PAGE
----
Bringing empty homes and buildings back to life across the Scottish Borders - Mike Staples

We have 43,000 long-term empty homes in Scotland. There are also countless more buildings lying empty that were formerly at the heart of their communities, such as schools, churches, shops and pubs.

These buildings are often unattractive to commercial developers given the costs and complexities involved in bringing them back into use, and some lie empty for many decades.

Many of the vacant buildings in urban areas are linked to services or businesses ending and high street decline. These buildings are often central, visible, and can greatly affect local pride and spirits – and the economy – if they sit empty.

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In rural areas, they may also be an indicator of wider depopulation and decline within the community. There’s an understandable sadness at seeing schools, homes, and other buildings that were important to generations, now lying empty. Too often there can be a sense that the decline is inevitable and irreversible.

We believe that it doesn’t have to be this way. South of Scotland Community Housing (SOSCH) has successfully driven a community-led approach to converting empty buildings into housing in Dumfries and Galloway.

Our projects have included the conversion of a hotel that had been empty and semi-derelict for over 30 years into community-led homes, the restoration of a former police station into 4 homes, the revamp of a former bank into housing and affordable visitor accommodation, and the conversion of spaces above empty high street retail units into housing.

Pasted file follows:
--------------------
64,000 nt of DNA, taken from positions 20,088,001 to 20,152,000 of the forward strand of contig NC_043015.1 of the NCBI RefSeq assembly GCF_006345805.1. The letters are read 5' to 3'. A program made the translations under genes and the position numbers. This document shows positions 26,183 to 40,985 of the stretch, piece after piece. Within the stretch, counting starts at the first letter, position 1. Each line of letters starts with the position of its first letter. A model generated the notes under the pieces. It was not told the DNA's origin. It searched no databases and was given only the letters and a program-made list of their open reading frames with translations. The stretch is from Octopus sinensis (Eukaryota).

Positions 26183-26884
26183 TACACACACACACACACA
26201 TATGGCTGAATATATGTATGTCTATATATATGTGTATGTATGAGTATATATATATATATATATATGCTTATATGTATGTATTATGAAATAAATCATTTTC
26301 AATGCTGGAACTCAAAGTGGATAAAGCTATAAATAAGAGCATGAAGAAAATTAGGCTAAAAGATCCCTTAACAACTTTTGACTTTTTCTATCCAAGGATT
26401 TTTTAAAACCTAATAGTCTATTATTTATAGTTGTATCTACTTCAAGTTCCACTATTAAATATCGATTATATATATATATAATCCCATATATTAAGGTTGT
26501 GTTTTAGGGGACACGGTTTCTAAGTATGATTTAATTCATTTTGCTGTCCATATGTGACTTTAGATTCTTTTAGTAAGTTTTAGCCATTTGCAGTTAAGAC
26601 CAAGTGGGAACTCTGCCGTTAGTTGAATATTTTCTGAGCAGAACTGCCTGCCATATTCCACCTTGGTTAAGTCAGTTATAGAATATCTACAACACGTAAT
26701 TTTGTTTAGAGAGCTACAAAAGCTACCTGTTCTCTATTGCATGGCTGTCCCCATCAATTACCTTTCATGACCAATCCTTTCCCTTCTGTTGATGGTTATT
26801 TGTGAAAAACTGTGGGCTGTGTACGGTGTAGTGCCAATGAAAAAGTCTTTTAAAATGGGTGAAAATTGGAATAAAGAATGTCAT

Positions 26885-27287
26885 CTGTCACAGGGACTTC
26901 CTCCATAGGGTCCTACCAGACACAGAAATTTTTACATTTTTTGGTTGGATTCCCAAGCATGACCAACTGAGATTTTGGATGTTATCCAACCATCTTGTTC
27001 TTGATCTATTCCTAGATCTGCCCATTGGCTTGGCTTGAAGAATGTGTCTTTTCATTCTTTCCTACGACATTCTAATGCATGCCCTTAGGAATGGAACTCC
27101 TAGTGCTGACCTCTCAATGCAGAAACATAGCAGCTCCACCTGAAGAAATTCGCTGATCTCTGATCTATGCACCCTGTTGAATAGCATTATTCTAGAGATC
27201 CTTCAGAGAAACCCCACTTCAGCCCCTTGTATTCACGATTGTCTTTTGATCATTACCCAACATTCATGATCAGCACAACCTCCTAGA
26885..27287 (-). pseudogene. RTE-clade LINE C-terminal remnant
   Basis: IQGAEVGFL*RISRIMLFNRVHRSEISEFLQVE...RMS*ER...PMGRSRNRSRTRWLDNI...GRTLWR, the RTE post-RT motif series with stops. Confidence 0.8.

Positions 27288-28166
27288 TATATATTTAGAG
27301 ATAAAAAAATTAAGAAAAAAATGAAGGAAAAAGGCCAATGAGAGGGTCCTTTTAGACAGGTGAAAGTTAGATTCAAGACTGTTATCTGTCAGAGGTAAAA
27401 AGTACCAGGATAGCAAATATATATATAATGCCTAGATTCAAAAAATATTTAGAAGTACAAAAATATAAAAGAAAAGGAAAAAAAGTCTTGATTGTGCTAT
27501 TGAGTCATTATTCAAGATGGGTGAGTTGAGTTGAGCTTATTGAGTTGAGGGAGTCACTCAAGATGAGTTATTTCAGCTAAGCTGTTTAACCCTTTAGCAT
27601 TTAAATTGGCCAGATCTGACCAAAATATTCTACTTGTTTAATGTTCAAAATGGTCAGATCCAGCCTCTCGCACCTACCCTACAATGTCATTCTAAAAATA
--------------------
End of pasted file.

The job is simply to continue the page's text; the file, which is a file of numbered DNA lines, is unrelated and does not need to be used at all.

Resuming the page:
Partnership with local organisations and active community involvement in all aspects have been key to the success of these projects.

We are therefore truly excited to now be taking the partnership model to a new level by launching a new project with the Scottish Empty Homes Partnership that will allow us to expand our support into the Scottish Borders.

The two-year project is centred around the hiring of a new Community-led Housing Coordinator who will identify and drive new community-led conversions of empty homes and buildings to deliver affordable and sustainable housing solutions in communities.

The postholder will work with community organisations to develop and deliver community-led housing projects that will address the specific housing needs of individual communities across SE Scotland whilst promoting enhanced community asset ownership.

As well as increasing the availability of much-needed housing in the Scottish Borders, we understand the project can also have a broader potential impact, by supporting other non-housing outcomes.

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Restoring and repurposing older buildings is an important part of an environmentally-conscious approach to increasing housing supply, working towards meeting net zero goals by preserving buildings rather than demolishing and starting again.

Where projects are community-led they embody its personality, character, and history and allow the community to become responsible stewards for both its present and its future.

Our projects to date have created much-needed opportunities for skills development in rural communities and have boosted local economies by engaging services and suppliers from the area wherever possible.

We have seen a palpable boost in pride and confidence in local communities when buildings that have been lying empty for decades have been brought back to life. We look forward to bringing this partnership model to life in communities across the Scottish Borders over the coming years.

Mike Staples, Chief Executive, SOSCH (South of Scotland Community Housing) On behalf of the Scottish Empty Homes Partnership



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